My rating: 3 of 5 stars
The nomadic Jack Reacher hitches a ride on a tour bus in South Dakota, only to have it skid off the road during an intensifying blizzard. The town folk put up the stranded travelers in their homes, but the police can’t provide immediate assistance because of a riot at the new local prison. When one of the cops learns of Reacher’s background in law enforcement, they recruit him to provide protection for a key witness in an upcoming drug trial. In a departure for author Child, much of the 61 hours is spent in conversation between Reacher and the witness, an insightful retiree, rather than in back to back action sequences. This woman gently probes into Reacher’s tough-as-nails facade, and the reader gains some understanding about his inner self. He also has numerous phone conversations with the woman who now holds his former position in the special forces. After couple of days, Reacher comes to the realization that the drug trial and the prison riots are interconnected, and the action starts to intensify.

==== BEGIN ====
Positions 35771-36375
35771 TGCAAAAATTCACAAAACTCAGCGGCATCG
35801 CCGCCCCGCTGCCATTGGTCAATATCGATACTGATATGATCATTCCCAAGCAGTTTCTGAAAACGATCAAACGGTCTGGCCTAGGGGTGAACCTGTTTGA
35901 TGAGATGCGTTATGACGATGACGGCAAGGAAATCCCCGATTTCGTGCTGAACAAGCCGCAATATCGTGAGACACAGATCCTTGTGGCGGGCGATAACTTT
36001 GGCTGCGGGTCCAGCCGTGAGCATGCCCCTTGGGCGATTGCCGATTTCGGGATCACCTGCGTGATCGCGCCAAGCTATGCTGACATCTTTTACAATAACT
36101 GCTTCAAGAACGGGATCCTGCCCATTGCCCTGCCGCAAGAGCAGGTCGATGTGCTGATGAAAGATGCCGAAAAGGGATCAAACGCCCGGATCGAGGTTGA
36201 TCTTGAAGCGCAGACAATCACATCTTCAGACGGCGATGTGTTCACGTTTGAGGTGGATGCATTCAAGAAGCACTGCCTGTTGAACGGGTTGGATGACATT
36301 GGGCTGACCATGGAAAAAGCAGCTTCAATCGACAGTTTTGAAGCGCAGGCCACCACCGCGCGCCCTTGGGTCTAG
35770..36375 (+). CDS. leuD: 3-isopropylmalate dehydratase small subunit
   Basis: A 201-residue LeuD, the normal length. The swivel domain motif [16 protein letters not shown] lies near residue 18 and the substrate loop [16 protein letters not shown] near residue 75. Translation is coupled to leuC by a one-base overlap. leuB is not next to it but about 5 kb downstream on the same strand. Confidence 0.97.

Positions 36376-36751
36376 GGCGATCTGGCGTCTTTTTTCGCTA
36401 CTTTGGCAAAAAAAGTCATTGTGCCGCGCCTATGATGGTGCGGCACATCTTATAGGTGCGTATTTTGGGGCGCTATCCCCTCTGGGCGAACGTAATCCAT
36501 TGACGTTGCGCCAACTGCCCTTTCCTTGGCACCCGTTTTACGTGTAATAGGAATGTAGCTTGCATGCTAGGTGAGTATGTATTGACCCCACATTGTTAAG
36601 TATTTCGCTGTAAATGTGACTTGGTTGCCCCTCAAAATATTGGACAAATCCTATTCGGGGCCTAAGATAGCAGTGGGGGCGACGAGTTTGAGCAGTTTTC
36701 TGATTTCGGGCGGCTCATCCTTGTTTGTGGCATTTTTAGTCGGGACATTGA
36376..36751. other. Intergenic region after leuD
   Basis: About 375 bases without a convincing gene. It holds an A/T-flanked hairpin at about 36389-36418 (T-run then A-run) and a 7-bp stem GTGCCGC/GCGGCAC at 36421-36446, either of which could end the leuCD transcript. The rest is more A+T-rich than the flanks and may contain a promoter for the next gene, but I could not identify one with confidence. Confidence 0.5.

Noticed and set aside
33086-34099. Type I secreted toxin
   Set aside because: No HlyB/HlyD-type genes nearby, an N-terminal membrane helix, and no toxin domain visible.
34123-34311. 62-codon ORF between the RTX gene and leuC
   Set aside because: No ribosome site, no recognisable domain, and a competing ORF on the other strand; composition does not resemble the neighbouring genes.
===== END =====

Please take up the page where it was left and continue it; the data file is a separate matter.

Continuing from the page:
This is a solid plot with some original elements, and author Child departs from his typical non-stop action format by having Reacher engage in some introspective conversations with two insightful women. This does lead the reader – and Reacher himself – to greater understanding about how he came to live the life of a loner with a hard-as-nails exterior. Child skillfully draws you into the bleak, dark, frozen setting, and he’s drawn up two very interesting characters in those two women. His third person narrator ramps up the suspense with periodic countdowns till zero hour. Regrettably, 61 hours is about 10 hours too many to postpone real action, and there’s a period of slogging along before it becomes clear that the prison riots and the drug trial are inextricably wound together. From that point, a series of startling events culminates in a truly explosive ending. Rumor has it that the sequel is due to be released this fall.